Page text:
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7T Sodium MRI confirms early metabolic damage in Alzheimer's disease

7T Sodium MRI may well prove increasingly useful in the study of physiological processes in inflammatory and neurodegenerative diseases and brain tumors. An example is a study on Alzheimer's disease, led by a NeuroSpin team.

Published on 7 March 2022

Data obtained post-mortem in patients with Alzheimer's disease show an increase in the concentration of sodium in brain tissue. These local changes in sodium concentration would occur during the advanced phase of the disease and would be biomarkers of an early metabolic deficit correlated with cognitive decline

With the exploitation of very high field MRI scanners, sodium (23Na) magnetic resonance imaging (MRI) is now a sufficiently mature technique to measure such changes, in vivo and non-invasively (see box).

A conclusive comparative analysis

Using this technique, researchers from BAOBAB and UNIACT (NeuroSpin department), in collaboration with teams from BioMaps (SHFJ et GHU Paris) and the University of Aachen (JARA-BRAIN, Forschungszentrum Jülich GmbH, Allemagne) quantitatively established a significant increase in tissue sodium concentration in 17 people with Alzheimer's disease (frome the SHATAU7/IMATAU cohort), compared to 22 healthy people of the same age in the control group (from the NeuroSpin SENIOR cohort). This increase is strongly related to the degree of disease progression, in particular the cognitive status of the patient, as well as to the load of phosphorylated tau protein imaged by positron emission tomography (with [18F] flortaucipir).

In question, the disruption of homeostasis?

Within neurons, sodium concentration is regulated by a transmembrane gradient maintained by the Na+/K+ pump, which stabilizes cells at their resting potential. This process is highly dependent on adenosine triphosphate (ATP) supplied by the mitochondria and is necessary for cell homeostasis and neuronal communication.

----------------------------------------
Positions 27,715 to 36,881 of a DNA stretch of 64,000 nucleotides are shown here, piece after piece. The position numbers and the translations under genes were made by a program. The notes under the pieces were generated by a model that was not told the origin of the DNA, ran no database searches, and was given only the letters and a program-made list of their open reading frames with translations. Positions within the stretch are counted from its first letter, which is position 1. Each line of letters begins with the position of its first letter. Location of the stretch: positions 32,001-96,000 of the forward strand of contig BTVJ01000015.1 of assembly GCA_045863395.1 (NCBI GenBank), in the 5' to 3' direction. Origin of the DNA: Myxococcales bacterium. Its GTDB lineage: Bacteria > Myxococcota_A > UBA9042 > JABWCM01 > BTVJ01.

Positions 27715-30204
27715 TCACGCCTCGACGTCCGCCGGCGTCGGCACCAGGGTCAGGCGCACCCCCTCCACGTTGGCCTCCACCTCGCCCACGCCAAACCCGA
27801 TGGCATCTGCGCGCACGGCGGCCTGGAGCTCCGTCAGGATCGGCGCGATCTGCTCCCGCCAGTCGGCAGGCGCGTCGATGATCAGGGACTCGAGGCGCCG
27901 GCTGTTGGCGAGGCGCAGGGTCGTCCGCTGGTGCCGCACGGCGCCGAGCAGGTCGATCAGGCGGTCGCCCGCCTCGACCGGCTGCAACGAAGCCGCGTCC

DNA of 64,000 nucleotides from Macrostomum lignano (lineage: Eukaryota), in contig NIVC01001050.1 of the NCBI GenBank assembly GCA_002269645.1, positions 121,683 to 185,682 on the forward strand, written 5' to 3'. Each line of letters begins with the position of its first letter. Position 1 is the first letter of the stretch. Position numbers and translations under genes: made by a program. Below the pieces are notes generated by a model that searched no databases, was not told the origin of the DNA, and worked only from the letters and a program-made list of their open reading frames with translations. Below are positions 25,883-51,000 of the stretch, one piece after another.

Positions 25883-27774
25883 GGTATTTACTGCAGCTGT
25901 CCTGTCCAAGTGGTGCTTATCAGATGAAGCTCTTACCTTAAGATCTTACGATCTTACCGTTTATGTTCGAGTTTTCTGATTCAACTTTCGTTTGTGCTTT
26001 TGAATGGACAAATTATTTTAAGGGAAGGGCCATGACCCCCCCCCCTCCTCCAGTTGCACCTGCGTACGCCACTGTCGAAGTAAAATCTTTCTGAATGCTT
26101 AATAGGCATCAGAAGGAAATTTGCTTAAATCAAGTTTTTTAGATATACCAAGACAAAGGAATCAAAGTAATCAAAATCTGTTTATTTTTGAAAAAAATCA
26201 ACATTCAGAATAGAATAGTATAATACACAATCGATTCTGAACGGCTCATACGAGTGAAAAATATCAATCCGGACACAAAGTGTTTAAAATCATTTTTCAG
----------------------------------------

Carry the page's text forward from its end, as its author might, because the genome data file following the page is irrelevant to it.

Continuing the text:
The accumulation of pathological aggregates of Tau and/or amyloid-β proteins would impair the functioning of the mitochondrial respiratory chain causing ATP deficiency, deregulation of ion channels and increasing disruption of transmembrane ion gradients. Generating an action potential would be energetically more and more costly for the neuron and would lead to dysfunctional neurotransmission and then to neurodegeneration.

By highlighting the correlation between the tissue concentration of sodium and the cognitive state of patients, this MRI technique is presented as a method of non-invasive early diagnosis or therapeutic follow-up. It would also become a way to study the link between the progression of functional alterations and the energy deficiency impacting neurotransmission.

Sodium MRI, a technique with high potential for the future

It is the use of very high fields, 7T or soon 11.7 T at NeuroSpin, which allows the development of MRI of so-called exotic nuclei, other than protons. By increasing the available signal, the detection and imaging of low concentration metabolites and electrolytes (of the order of mmol/L) becomes possible in a few minutes. 

Sodium MRI has recently benefited from methodological and technological improvements allowing the improvement of its spatial and temporal resolutions and the quantification of tissue sodium concentrations. As a result, sodium MRI is becoming an increasingly attractive tool in clinical research to explore cellular homeostasis in the context of inflammatory or neurodegenerative diseases such as multiple sclerosis or Alzheimer's disease. 

Fawzi Boumezbeur's team (BAOBAB/NeuroSpin) is developing metabolic imaging and in vivo magnetic resonance spectroscopy of nuclei of interest in medicine, biology or pharmacology such as proton (1H), carbon-13 (13C), lithium-7 (7Li), phosphorus (31P) and sodium (23Na) from rodents to humans.

Contact Joliot Institute researcher:

Fawzi Boumezbeur (

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